However, this time, Morlock and Rahn helped the Germans fight back and level the score before halftime to get back into the game. The second half was dominated by Hungary, but West Germany was able to repel their attack.
After that, Rahn scored a goal as unlikely as it was unexpected for Germany with six minutes remaining in regulation. Puskas believed he had tied the score in the last minute of regulation, but the official ruled the goal offside.
5. Liverpool vs AC Milan | 3-3 (2005 UEFA CL Final)
Above all, what the international media refers to as “The Istanbul Miracle” is an emotional roller coaster for every fan.
Maldini’s goal for Milan in the first minute startled the Reds. After a brace from Crespo, Liverpool found itself in a deeper hole. The Rossoneri had an unstoppable 3-0 advantage after that to start the second half.
What happens next is a culmination of fortitude, willpower, and good fortune. The most amazing comeback—or meltdown, depending on your perspective—took place, with Reds captain Steve Gerrard setting the tone with a header to reduce the deficit. Vladimir Smicer, a representative of the Czech Republic, beat Dida with a strong low shot to make the score 2-3.
Later, Xabi Alonso would tie the score. After the break, all of this transpired in less than six minutes. Milan had a few opportunities, but it seemed as though Shevchenko, Milan’s great player, was cursed and fate had chosen Liverpool. In the ensuing penalty shootout, Liverpool went on to win its sixth European championship.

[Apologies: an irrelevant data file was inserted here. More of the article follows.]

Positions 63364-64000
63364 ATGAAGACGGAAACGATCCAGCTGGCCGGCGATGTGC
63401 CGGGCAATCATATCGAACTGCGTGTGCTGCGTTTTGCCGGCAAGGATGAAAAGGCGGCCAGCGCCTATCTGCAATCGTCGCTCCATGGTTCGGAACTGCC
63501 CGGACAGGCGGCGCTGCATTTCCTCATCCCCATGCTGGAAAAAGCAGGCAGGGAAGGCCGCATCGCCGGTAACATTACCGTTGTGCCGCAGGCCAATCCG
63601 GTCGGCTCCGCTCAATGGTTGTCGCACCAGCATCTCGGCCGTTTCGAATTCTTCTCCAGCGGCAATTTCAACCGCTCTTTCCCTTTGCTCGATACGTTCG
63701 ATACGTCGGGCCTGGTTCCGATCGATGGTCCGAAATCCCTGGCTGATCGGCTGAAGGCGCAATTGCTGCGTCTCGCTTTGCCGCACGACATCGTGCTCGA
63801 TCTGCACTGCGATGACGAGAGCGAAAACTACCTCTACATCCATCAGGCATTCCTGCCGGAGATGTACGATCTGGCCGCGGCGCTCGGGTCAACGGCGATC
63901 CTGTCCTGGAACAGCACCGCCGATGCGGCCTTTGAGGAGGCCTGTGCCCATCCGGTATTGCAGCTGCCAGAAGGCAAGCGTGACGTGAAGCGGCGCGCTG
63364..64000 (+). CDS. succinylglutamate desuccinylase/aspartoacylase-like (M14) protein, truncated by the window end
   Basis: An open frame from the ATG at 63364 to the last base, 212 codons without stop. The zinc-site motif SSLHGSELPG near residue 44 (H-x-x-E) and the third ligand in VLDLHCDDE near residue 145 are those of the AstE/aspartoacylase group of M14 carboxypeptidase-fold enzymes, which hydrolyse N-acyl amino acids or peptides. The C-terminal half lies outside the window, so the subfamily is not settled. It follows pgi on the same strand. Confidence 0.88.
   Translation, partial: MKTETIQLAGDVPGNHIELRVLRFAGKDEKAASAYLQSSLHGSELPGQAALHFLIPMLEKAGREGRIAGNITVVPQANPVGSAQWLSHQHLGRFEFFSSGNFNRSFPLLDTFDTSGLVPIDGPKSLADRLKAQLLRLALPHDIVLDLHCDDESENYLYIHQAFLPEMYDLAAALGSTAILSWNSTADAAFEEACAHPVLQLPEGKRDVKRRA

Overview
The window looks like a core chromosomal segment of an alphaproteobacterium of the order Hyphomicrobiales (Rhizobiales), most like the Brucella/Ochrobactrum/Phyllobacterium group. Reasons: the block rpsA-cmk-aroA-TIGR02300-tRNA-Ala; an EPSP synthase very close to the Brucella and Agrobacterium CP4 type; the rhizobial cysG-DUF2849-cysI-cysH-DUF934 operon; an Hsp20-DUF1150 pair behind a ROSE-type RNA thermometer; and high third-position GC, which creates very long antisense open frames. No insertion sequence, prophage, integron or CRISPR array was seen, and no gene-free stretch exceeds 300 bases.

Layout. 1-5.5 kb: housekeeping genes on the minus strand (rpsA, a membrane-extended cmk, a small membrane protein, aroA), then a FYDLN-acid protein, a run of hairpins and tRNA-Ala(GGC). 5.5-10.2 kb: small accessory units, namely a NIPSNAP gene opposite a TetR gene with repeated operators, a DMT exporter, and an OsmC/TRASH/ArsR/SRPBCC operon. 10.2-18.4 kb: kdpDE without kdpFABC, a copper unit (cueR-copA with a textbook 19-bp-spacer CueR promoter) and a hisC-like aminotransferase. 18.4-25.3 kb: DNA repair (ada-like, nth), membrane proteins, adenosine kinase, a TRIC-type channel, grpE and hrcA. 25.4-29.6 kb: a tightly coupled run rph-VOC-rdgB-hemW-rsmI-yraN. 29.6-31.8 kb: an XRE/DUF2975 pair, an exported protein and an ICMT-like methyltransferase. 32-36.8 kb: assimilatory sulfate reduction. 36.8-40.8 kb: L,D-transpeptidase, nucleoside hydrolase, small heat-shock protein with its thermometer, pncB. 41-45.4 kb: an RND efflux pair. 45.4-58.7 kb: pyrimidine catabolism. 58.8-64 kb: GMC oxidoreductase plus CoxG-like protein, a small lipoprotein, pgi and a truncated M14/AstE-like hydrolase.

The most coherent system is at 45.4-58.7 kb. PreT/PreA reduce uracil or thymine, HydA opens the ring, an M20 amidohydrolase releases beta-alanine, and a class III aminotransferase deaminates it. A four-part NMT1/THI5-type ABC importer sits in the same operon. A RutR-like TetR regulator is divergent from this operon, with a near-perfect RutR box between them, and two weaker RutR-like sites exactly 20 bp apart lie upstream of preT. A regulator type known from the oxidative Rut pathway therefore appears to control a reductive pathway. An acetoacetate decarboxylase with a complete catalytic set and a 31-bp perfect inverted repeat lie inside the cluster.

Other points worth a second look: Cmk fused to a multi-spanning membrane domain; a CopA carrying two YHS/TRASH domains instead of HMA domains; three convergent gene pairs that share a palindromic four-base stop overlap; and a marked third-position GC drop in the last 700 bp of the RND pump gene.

4. Argentina vs England | 2-1 (1986 WC QF)
It was a particularly tense situation between the two hostile nations in the heat of Azteca Stadium, only four years after the Falklands War. No single game has ever better captured the breadth of a complex personality and ego like Diego Maradona’s.
In the same game, “The Most Gifted Player Ever” appears as both an angel and a demon, as well as a hero and a cheater. Diego went on to score two of the most legendary goals in history after the first half ended scorelessly.
After halftime, El Pibe de Oro scored “The Hand of God” goal, which was a handball disguised as a header over Peter Shilton that everyone witnessed except referee Ali Bin Nasser.
A few minutes later, the Argentine great defeated Shilton after dribbling past six English defenders. This goal is known as “The Goal of the Century.” Gary Lineker, the competition’s eventual leading scorer, didn’t have a goal, so Argentina ultimately won the world championship.
3. Manchester United vs Bayern Munich | 2-1 (1999 UEFA CL Final)
After winning both their domestic leagues and cups, both clubs entered Barcelona hoping to complete their Treble bid with the final (and most coveted) trophy.
Bayern scored the game’s opening goal early on thanks to a free kick from the unpredictable but talented Mario Basler. The Red Devils struggled to find their flow in the absence of suspended players Roy Keane and Paul Scholes. They twice avoided being eliminated when Mehmet Scholl’s chip shot struck the right post and Carsten Jancker’s thunderous overhead kick struck the crossbar.